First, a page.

English Grammar English Grammar 101
I ntroduction
 
To Those Grammarians Among Us
By: Marvin L. Van Horne, M.A., Retired Capt. U.S. Army
Author and Instructional Designer, 1936-2006

Why study grammar? The modern biolinguists seem to indicate that spoken language is strongly instinctual in nature. A person does not just mimic what has been heard but rather creates and composes a communication. Writing, however, seems to be more cultural than instinctive. A young person who might have great facility with the spoken language must still be taught the abstract symbols of the language and some of the structure of the language (grammar) before the person can communicate well in writing. The exactness and unlimited creativeness found in the written language are the result of the writer's knowledge of the nature and the structure of the English sentence.

It is my opinion that knowledge of grammar does not create a stilted use of the language but rather frees the student to use the language in limitless ways. For this reason grammar is not studied for the sake of grammar alone but for the sake of communication. This instructional series was written to allow students to experience and to learn the patterns and functions of the English sentence.

The key to this instructional approach is the transformational aspect of the language. Words in and of themselves do not constitute specific parts of speech. The role or function of a word (phrase or clause) is determined by how the word is used in the sentence. A verb in one sentence may be a noun in the next. These "conceptual" foundations rather than "rule" foundations are emphasized in the study.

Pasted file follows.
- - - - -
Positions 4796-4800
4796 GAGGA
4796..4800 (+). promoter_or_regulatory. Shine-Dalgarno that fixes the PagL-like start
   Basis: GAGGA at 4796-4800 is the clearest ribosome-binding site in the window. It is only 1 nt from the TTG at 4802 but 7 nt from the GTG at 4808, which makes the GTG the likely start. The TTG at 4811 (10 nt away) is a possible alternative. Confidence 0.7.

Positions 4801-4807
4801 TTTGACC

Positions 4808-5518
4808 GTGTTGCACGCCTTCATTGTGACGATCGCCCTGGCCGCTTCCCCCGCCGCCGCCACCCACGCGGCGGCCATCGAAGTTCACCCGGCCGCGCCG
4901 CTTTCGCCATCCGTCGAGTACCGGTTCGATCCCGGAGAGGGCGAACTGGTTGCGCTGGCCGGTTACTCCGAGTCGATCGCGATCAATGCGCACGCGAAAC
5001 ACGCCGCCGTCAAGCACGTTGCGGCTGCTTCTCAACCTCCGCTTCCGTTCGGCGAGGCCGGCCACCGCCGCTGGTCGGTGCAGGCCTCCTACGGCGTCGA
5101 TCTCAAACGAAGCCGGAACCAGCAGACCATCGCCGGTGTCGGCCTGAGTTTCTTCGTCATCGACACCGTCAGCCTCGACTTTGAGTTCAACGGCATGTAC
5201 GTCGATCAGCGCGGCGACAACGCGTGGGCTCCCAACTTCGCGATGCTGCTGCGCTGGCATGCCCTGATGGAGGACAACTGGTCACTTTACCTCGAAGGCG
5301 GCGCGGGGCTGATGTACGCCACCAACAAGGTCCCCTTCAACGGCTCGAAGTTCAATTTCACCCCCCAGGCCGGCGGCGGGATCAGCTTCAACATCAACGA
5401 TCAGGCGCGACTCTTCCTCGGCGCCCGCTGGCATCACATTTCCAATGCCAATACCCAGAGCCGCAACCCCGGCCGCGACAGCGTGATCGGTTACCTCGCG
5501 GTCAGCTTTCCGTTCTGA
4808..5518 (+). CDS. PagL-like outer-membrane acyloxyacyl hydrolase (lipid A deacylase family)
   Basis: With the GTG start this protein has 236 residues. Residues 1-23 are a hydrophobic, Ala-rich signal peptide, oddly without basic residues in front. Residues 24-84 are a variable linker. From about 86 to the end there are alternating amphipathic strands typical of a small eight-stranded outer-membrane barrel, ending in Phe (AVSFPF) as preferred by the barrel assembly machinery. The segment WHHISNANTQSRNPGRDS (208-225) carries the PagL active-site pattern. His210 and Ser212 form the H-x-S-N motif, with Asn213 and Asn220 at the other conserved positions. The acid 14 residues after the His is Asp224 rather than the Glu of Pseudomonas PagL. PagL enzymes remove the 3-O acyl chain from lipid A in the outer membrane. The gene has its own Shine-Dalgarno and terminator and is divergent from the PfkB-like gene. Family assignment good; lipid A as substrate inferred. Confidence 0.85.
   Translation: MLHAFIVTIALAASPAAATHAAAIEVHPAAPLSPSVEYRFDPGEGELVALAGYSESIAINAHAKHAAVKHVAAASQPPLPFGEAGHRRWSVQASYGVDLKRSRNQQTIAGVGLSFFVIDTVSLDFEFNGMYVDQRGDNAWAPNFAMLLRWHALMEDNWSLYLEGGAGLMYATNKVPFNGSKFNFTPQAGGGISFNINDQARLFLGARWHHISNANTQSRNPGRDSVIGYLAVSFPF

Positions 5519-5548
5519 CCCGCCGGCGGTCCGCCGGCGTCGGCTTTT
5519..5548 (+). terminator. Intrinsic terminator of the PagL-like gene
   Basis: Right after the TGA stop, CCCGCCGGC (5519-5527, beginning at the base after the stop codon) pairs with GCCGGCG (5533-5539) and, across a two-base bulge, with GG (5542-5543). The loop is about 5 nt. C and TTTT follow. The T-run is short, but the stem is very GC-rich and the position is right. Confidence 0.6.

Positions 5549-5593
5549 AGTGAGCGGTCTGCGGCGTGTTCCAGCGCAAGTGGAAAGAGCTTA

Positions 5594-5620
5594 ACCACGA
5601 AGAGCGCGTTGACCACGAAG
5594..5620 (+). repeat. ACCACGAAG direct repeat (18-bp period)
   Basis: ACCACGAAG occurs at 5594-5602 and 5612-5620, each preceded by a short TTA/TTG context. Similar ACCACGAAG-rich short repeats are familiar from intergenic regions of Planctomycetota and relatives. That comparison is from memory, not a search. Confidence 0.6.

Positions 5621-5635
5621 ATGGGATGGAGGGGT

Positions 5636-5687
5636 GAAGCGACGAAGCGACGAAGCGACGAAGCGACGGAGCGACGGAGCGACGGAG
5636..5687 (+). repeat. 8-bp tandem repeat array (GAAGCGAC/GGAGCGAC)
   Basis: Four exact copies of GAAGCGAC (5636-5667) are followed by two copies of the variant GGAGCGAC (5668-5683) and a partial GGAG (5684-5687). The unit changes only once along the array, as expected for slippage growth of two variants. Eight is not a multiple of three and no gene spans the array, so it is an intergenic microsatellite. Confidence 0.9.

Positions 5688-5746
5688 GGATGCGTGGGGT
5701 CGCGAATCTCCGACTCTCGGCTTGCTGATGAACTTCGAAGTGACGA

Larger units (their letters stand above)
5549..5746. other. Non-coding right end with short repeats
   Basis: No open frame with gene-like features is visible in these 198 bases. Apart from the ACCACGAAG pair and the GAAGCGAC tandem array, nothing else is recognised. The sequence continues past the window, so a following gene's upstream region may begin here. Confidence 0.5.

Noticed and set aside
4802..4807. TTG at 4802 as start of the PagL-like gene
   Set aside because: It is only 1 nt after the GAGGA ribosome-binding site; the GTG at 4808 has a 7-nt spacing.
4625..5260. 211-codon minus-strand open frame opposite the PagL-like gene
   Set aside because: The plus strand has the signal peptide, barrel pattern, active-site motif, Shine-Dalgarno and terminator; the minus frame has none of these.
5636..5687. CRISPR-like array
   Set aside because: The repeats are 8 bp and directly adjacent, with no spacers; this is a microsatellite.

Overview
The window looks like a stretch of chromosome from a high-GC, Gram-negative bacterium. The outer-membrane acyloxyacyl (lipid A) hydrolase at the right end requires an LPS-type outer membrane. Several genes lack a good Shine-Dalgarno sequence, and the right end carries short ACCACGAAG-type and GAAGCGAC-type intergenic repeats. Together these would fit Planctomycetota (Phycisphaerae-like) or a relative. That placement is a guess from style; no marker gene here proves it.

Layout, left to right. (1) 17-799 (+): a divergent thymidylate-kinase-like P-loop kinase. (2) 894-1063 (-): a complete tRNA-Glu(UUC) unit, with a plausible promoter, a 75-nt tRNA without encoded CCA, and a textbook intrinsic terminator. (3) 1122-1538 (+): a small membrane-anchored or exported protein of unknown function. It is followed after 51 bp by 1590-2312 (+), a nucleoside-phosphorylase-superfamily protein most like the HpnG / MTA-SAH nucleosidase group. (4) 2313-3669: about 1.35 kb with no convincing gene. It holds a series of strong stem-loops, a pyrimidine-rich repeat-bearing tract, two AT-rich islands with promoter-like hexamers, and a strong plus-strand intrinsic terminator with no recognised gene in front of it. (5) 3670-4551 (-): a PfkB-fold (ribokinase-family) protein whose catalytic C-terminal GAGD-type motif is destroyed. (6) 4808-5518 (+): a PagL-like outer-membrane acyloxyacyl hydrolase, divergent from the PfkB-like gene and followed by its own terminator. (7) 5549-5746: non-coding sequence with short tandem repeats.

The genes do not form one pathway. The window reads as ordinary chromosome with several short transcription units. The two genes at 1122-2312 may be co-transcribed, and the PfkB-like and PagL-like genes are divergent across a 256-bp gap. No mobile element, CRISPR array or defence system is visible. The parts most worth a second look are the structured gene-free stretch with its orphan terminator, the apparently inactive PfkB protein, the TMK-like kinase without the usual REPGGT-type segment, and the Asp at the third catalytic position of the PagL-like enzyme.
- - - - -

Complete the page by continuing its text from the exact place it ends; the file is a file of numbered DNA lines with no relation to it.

This unusual grammar series can be described as a tie between traditional grammars and the modern linguistic grammars. Those common terms found in the traditional grammars are used so that there will be a common vocabulary between students and teachers and between generations. Once students and teachers are able to talk about the elements of the sentence, the teaching and the learning of writing are greatly enhanced.

Unlike most grammar texts that present "a little of this and a little of that," the learning in this grammar series is cumulative and directed toward specific performance goals. The cumulative nature of the study is seen in that the student requirements in the first sentence of volume one and the last sentence of volume five are far different. The course material and the exercises are structured in such a way to bring about the measured student learning desired.